Emotional literacy

5th May 2006 at 01:00
Developing Emotionally Literate Staff By Elizabeth Morris and Julie Casey Paul Chapman pound;18.99

This manual to help staff address what the DfES calls "the social and emotional aspects of learning" acknowledges that any such initiative has to start with adults, and the way they interact with pupils and with each other.

The core of the programme is a series of ten modules, with such titles as "Understanding ourselves: feelings, thoughts, behaviour" and "Handling relationships". It will take up staff time, and calls for risky self-questioning and, in some cases, fundamental changes of attitude.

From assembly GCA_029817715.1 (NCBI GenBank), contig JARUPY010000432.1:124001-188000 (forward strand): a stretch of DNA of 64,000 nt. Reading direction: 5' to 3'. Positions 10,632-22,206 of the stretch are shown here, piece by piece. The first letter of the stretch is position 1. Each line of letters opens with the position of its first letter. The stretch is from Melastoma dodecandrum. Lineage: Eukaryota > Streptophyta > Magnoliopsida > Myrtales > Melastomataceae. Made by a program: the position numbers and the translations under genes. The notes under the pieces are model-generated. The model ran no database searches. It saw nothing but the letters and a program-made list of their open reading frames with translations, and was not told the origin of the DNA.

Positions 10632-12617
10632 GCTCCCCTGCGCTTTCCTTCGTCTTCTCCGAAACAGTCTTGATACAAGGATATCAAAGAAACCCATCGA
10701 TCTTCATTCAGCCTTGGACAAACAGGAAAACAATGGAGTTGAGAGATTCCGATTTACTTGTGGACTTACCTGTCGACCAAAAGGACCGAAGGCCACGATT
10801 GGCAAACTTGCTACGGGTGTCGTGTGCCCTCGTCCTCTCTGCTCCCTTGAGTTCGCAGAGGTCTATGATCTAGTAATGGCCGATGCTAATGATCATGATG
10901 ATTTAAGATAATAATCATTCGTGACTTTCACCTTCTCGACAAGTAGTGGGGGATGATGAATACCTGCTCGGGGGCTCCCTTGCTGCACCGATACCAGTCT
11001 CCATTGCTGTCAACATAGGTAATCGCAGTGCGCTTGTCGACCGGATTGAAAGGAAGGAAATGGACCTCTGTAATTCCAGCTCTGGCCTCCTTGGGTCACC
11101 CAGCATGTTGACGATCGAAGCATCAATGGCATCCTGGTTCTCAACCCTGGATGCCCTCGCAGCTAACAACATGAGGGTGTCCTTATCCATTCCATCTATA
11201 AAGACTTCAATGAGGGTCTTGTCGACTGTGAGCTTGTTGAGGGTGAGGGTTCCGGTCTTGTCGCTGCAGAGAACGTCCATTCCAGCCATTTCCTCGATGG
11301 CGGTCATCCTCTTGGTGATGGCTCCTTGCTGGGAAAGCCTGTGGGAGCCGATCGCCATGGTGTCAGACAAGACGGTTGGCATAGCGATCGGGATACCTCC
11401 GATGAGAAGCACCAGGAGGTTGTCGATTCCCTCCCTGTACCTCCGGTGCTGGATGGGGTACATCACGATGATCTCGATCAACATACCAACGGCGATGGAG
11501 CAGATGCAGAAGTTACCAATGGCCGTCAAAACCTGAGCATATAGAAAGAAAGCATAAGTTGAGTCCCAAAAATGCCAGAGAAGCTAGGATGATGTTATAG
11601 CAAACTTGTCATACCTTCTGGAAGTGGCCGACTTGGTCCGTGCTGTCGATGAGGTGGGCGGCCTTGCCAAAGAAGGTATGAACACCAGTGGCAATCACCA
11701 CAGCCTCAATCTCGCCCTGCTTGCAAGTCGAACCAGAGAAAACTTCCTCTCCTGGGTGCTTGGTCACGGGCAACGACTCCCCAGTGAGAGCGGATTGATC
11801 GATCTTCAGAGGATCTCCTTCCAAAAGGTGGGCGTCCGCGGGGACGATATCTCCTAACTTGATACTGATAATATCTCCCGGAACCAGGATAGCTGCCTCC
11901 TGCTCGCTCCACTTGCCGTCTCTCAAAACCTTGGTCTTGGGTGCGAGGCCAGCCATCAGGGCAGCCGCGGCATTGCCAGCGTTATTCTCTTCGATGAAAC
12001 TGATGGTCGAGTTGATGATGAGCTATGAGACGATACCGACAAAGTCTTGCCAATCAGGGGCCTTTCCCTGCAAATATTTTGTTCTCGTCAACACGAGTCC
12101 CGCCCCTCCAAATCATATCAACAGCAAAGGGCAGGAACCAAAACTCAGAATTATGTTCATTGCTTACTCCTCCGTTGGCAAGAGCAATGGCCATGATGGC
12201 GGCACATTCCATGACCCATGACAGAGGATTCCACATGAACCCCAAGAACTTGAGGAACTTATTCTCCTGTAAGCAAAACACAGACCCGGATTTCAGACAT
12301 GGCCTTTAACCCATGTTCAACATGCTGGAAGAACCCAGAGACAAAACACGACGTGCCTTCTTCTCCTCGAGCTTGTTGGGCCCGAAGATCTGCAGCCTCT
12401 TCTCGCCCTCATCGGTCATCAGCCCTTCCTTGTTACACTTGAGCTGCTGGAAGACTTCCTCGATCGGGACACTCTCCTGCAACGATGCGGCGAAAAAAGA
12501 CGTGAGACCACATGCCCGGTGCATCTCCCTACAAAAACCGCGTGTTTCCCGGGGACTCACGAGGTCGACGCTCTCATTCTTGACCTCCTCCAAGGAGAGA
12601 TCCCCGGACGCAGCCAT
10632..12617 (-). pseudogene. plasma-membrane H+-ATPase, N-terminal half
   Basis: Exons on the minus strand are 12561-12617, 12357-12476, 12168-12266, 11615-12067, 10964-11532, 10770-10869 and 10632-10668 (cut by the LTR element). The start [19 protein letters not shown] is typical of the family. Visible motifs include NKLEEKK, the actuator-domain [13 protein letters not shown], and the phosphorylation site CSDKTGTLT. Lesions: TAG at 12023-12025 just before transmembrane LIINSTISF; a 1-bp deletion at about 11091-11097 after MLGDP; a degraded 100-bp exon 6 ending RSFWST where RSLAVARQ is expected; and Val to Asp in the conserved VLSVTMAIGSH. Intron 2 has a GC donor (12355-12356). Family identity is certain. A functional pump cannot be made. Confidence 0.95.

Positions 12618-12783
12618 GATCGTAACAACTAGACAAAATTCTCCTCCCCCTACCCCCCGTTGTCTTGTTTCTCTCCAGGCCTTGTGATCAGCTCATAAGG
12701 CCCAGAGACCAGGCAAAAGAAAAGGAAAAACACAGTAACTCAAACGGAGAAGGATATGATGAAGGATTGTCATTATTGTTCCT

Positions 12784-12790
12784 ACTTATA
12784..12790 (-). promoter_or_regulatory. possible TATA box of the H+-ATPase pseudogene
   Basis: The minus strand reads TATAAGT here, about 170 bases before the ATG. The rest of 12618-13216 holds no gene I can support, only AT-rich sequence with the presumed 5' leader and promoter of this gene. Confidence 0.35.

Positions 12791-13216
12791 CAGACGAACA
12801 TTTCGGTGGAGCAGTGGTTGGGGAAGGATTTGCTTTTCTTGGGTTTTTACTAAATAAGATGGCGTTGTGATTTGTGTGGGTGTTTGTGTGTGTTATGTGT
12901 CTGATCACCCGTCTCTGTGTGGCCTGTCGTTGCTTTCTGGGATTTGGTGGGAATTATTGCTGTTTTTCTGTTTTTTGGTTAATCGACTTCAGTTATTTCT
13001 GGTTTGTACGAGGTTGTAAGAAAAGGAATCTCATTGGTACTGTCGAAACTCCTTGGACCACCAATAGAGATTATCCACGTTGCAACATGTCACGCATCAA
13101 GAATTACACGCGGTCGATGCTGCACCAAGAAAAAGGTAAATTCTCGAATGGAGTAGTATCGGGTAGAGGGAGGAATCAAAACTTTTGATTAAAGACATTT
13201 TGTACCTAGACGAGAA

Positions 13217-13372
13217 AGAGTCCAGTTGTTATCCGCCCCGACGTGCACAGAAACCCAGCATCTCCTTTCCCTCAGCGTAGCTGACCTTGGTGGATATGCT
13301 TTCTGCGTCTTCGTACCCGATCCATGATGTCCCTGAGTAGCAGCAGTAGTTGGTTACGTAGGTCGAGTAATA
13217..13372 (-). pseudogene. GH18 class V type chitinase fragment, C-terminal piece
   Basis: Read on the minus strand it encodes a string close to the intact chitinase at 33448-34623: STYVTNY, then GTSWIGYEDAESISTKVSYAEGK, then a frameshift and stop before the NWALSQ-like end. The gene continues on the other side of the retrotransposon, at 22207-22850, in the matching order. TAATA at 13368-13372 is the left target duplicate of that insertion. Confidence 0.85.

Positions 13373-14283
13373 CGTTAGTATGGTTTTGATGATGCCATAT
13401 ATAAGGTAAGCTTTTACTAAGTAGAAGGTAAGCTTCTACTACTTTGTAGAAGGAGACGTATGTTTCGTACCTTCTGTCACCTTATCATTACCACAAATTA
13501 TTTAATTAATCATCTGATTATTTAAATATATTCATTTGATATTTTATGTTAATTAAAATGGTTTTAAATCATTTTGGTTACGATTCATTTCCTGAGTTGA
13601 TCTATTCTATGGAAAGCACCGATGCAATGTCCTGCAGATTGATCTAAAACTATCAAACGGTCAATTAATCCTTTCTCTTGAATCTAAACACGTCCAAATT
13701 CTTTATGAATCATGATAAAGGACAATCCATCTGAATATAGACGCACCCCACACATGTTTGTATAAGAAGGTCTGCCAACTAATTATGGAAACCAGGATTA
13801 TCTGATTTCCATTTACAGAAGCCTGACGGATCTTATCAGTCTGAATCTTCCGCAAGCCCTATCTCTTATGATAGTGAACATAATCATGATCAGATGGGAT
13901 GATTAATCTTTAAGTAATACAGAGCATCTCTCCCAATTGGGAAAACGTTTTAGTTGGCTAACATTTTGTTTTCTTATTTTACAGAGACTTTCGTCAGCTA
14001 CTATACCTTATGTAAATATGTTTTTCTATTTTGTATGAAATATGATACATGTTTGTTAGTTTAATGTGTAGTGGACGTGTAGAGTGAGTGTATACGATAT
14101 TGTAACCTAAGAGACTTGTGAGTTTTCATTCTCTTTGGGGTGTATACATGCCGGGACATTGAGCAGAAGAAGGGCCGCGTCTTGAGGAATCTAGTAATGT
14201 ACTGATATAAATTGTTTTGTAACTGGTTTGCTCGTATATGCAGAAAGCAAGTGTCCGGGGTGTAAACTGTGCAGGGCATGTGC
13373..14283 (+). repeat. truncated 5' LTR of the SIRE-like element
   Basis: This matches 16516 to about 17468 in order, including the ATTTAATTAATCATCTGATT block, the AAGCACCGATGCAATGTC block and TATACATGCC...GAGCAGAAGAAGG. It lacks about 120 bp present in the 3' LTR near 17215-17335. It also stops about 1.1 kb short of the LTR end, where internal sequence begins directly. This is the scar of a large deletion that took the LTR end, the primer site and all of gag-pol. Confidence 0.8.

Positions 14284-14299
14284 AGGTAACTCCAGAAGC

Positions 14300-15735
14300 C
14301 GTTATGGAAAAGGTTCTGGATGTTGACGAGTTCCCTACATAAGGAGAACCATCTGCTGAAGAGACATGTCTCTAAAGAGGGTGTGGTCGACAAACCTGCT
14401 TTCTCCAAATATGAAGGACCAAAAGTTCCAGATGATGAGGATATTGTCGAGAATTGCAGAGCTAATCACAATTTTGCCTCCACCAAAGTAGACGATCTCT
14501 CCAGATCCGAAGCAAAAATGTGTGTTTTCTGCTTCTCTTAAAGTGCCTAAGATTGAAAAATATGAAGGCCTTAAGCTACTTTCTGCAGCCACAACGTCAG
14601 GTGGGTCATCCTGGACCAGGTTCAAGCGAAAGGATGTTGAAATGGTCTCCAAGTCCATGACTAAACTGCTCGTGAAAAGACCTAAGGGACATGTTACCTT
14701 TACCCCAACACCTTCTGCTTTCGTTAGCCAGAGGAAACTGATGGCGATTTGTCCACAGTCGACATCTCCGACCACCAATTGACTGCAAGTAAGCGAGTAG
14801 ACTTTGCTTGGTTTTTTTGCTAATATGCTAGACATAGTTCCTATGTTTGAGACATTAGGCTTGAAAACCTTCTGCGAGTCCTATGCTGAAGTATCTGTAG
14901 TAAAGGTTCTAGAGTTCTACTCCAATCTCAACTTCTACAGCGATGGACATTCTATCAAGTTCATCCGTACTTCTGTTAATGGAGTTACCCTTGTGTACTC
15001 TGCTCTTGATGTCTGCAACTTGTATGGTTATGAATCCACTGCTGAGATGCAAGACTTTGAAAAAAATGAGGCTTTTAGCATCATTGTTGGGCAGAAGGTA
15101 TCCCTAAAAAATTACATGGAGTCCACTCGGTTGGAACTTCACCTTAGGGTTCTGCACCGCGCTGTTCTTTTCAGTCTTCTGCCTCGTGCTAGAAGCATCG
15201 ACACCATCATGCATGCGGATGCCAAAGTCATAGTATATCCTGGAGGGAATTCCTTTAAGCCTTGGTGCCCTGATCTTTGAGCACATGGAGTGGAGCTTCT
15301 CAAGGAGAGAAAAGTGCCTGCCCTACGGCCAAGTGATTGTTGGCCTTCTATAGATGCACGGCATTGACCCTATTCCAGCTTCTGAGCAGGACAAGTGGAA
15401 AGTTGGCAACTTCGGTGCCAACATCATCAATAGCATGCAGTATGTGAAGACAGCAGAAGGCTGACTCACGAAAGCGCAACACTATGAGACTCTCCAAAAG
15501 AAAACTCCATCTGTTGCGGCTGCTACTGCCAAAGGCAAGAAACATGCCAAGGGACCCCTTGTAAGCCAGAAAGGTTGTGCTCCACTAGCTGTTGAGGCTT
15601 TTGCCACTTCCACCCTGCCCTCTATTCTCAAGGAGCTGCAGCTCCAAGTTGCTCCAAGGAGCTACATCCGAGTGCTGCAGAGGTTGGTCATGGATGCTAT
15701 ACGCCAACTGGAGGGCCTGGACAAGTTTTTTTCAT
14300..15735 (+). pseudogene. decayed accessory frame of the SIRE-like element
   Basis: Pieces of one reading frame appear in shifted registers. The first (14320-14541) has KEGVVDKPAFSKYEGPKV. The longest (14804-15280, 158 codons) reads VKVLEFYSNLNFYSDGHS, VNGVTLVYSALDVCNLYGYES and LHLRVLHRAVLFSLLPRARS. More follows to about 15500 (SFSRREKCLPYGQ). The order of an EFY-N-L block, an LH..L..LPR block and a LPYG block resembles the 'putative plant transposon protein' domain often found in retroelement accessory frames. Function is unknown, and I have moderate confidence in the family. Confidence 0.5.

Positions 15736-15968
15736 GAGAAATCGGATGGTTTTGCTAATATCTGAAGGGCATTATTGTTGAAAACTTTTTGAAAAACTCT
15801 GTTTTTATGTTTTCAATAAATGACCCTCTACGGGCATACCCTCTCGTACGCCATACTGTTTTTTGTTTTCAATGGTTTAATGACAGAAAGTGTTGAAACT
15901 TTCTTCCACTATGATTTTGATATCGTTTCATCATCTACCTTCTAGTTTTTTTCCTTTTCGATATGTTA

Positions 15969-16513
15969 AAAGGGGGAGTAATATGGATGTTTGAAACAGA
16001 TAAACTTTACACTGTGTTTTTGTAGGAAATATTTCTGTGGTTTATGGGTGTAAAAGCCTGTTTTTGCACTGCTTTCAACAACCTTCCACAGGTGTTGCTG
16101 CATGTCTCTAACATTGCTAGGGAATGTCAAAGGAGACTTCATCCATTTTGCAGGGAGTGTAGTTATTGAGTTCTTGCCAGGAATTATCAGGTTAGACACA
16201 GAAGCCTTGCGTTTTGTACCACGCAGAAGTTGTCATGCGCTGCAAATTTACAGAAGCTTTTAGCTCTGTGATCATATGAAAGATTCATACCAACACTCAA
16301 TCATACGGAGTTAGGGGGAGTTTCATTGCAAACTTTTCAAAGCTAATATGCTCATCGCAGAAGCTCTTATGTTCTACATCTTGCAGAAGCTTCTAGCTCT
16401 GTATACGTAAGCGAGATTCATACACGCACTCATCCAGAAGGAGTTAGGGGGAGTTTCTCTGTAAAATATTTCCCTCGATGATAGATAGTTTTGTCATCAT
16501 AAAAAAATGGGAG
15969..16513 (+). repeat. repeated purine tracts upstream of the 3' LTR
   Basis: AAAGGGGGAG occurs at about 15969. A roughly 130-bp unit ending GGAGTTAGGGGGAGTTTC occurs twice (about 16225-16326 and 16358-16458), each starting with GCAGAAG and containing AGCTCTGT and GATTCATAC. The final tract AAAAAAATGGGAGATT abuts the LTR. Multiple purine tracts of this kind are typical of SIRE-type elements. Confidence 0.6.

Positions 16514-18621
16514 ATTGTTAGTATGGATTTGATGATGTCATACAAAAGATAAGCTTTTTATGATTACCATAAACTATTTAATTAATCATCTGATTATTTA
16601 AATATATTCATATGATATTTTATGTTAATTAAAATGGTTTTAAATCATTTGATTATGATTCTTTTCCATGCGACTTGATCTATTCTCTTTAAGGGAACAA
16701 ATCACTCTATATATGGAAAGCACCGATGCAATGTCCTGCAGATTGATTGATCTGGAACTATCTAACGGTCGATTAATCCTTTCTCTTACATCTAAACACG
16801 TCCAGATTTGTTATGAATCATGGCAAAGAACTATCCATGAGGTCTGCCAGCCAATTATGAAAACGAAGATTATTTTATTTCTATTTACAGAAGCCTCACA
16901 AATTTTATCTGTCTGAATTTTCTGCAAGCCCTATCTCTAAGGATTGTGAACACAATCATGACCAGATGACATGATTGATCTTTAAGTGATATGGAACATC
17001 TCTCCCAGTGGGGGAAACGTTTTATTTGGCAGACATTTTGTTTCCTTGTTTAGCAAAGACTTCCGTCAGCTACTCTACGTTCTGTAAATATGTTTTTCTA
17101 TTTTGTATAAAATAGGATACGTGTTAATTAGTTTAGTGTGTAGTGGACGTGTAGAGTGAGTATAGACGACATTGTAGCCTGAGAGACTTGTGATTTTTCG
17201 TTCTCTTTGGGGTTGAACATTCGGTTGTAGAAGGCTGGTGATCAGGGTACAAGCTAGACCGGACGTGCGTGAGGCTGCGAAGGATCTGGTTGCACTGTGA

The authors emphasise the need for serious commitment from top management, not least because "it is particularly important that all adults within an organisation are involved in the development programme".

There's no suggestion that the programme is for schools working to emerge from a period of difficulty, but my feeling is that this is what some struggling institutions need.

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